Navigating the New Orleans Tummy
NEW ORLEANS — Attention political professionals, journalists and anyone else traveling beyond the Beltway this election season: When in doubt, eat where the district director suggests.
In the case of the Crescent City, even a frequent visitor would benefit from the advice of Enix Smith, district director for Louisiana Democratic Rep. Cedric L. Richmond, who dished on his go-to plates.
Among the best sampled from Smith’s list was food far from the madding crowd: fried chicken wings at Manchu. A purple block building across from the I-10 overpass in Treme, Manchu’s signage states: “Food Store PH 947-5507 Chinese Food Beer Groceries Liquor Po Boys Sea Food Plates American Food Fried Chicken Wings.” It’s a place easy to drive past. Don’t be fooled.
The wings were a delight and a deal: Crispy, flaky batter surrounding manageably sized snacks. Unpretentious, tasty and cheap. Digging a little deeper into the food world revealed a shout-out for Manchu from “Eat Dat,” a recent book by Michael Murphy. The author assembles a panel of city food judges to rank dishes, restaurants and experiences and invites the reader to compare his picks to theirs. Under “Where to Get The Best Fried Chicken,” Manchu ranked at No. 7, in close company with esteemed establishments Dooky Chase’s and Willa Mae’s Scotch House.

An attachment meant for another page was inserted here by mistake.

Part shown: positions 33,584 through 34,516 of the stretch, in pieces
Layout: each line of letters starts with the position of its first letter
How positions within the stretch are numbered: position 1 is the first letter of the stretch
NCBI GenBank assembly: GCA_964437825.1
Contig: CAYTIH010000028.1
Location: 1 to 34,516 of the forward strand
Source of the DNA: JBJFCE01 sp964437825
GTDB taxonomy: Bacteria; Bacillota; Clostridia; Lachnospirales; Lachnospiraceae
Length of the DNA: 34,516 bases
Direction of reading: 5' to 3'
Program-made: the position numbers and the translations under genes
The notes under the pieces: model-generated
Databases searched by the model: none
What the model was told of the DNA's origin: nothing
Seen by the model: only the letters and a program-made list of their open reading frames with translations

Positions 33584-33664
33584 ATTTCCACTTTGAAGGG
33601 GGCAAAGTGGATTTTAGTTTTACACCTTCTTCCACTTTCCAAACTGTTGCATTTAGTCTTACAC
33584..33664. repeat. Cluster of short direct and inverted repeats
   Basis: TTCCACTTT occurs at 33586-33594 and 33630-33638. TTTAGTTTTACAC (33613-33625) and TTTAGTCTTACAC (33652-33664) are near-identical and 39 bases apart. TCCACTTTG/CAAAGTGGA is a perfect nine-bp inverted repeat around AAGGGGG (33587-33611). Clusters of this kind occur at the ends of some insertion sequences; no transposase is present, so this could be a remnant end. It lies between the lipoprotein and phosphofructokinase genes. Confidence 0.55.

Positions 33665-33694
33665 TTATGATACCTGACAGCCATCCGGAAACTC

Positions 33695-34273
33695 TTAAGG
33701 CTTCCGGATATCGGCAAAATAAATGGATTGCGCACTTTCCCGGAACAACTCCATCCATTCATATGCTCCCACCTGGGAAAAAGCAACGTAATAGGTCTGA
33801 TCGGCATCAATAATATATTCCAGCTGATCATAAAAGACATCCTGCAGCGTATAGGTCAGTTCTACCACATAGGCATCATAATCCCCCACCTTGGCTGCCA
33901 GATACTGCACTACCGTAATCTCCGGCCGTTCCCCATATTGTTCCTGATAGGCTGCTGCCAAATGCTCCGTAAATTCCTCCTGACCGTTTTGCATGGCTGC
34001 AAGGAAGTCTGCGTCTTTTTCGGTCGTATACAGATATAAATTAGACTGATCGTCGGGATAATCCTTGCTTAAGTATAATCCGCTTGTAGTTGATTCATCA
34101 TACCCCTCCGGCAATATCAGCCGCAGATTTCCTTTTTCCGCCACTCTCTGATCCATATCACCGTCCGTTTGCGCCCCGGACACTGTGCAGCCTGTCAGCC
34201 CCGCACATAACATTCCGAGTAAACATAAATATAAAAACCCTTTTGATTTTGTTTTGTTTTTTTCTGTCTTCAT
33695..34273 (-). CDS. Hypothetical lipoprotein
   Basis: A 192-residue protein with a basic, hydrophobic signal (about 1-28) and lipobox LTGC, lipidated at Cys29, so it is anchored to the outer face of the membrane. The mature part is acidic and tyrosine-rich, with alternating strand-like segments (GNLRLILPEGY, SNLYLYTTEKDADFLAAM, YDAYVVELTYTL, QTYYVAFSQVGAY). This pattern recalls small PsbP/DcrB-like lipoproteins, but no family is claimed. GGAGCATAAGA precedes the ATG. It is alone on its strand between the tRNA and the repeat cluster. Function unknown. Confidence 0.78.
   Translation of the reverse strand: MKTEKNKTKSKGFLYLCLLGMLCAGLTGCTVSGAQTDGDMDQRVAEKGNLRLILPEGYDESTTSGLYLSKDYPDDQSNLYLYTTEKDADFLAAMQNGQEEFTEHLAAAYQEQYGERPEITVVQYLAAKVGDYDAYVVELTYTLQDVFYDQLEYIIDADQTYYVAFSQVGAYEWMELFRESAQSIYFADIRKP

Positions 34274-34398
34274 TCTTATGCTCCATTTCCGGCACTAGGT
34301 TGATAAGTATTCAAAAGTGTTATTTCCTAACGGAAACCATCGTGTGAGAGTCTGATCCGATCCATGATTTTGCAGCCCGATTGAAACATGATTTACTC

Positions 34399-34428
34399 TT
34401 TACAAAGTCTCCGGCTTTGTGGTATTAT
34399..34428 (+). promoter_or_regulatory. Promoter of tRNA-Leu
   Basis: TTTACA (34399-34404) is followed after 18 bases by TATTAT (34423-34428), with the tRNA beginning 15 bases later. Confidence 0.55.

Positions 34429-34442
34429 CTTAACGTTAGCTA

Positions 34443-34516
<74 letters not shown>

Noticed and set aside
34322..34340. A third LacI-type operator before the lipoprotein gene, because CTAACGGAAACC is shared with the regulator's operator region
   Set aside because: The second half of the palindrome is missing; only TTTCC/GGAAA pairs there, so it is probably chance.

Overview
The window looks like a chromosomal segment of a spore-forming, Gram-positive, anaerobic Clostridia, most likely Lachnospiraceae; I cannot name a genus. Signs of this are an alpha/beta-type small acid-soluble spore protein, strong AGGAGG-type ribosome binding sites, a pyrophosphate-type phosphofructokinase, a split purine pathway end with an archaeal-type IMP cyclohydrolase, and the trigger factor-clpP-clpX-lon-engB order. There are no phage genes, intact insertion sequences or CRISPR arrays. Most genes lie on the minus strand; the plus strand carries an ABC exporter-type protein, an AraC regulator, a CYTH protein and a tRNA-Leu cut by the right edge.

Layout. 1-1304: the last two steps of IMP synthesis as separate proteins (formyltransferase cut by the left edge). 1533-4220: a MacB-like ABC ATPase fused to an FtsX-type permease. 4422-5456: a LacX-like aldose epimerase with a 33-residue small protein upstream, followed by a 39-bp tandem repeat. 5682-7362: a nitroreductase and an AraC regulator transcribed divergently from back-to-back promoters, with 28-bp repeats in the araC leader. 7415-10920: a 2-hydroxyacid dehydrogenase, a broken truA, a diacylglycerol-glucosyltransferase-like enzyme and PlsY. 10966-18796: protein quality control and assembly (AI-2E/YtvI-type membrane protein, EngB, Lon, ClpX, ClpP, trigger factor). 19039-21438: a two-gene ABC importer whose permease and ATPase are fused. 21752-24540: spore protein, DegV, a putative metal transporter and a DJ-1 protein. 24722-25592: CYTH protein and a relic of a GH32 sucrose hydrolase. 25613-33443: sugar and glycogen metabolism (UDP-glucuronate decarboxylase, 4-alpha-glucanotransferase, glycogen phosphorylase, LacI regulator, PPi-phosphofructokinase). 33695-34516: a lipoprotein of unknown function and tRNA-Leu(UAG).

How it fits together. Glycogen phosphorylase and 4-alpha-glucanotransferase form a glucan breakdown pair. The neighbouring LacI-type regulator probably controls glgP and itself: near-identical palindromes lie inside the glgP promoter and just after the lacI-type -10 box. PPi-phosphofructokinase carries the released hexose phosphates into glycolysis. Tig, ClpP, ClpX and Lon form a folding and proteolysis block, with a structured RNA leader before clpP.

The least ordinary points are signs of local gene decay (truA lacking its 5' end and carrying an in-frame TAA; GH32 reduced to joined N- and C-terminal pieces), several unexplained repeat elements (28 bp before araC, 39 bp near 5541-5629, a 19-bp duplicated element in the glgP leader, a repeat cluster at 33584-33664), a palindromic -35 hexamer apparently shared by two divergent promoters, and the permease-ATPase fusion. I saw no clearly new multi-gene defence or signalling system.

Another highlight? Charbroiled oysters from Drago’s, a combination of flame-broiled oysters with an industrial-sized portion of Parmesan cheese, butter, garlic and parsley. It’s a unique, incredible mouthful.
Alas, only so many meals can fit in a day. The rest of Smith’s list casts a wide net, and includes way-off-the-beaten path gems such as Castnet Seafood’s sausage on a bun. So those of you covering the Senate race down there, or working it, don’t be afraid to venture beyond Café du Monde and Commander’s Palace. In Richmond’s words, “When folks come to visit our city they definitely do not leave hungry.”